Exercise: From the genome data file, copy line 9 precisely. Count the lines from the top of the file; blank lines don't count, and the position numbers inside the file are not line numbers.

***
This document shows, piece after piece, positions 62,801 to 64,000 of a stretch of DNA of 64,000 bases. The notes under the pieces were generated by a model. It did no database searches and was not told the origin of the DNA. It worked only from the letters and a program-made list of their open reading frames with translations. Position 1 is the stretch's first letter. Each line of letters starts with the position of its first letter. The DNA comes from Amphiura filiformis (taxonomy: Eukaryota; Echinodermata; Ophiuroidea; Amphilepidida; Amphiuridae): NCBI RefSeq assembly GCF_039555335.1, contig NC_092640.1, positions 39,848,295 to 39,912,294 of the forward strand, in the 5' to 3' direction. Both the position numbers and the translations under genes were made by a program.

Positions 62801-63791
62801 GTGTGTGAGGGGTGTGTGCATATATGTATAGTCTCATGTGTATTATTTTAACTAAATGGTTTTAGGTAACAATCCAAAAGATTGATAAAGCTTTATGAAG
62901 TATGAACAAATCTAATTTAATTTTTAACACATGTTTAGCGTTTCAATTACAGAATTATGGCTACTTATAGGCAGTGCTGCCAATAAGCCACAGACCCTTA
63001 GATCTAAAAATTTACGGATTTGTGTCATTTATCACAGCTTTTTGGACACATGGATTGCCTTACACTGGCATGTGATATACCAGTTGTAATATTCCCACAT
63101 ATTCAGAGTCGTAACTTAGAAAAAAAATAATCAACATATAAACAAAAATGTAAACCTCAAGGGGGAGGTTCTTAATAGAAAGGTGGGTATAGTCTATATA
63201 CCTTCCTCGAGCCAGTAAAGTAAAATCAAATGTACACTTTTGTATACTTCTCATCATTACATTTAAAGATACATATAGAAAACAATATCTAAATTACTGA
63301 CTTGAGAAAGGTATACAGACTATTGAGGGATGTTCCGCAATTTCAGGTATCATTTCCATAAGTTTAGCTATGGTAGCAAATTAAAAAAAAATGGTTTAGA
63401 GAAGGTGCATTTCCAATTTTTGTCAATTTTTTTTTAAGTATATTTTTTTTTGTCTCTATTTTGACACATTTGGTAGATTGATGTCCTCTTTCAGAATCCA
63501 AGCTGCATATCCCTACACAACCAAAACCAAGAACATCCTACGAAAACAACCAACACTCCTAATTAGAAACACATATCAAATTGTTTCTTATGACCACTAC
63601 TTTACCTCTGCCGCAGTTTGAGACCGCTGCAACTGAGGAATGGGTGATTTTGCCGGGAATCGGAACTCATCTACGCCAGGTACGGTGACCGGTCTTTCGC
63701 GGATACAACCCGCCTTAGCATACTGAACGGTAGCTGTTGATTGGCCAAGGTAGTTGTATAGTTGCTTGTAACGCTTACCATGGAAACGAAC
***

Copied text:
63401 GAAGGTGCATTTCCAATTTTTGTCAATTTTTTTTTAAGTATATTTTTTTTTGTCTCTATTTTGACACATTTGGTAGATTGATGTCCTCTTTCAGAATCCA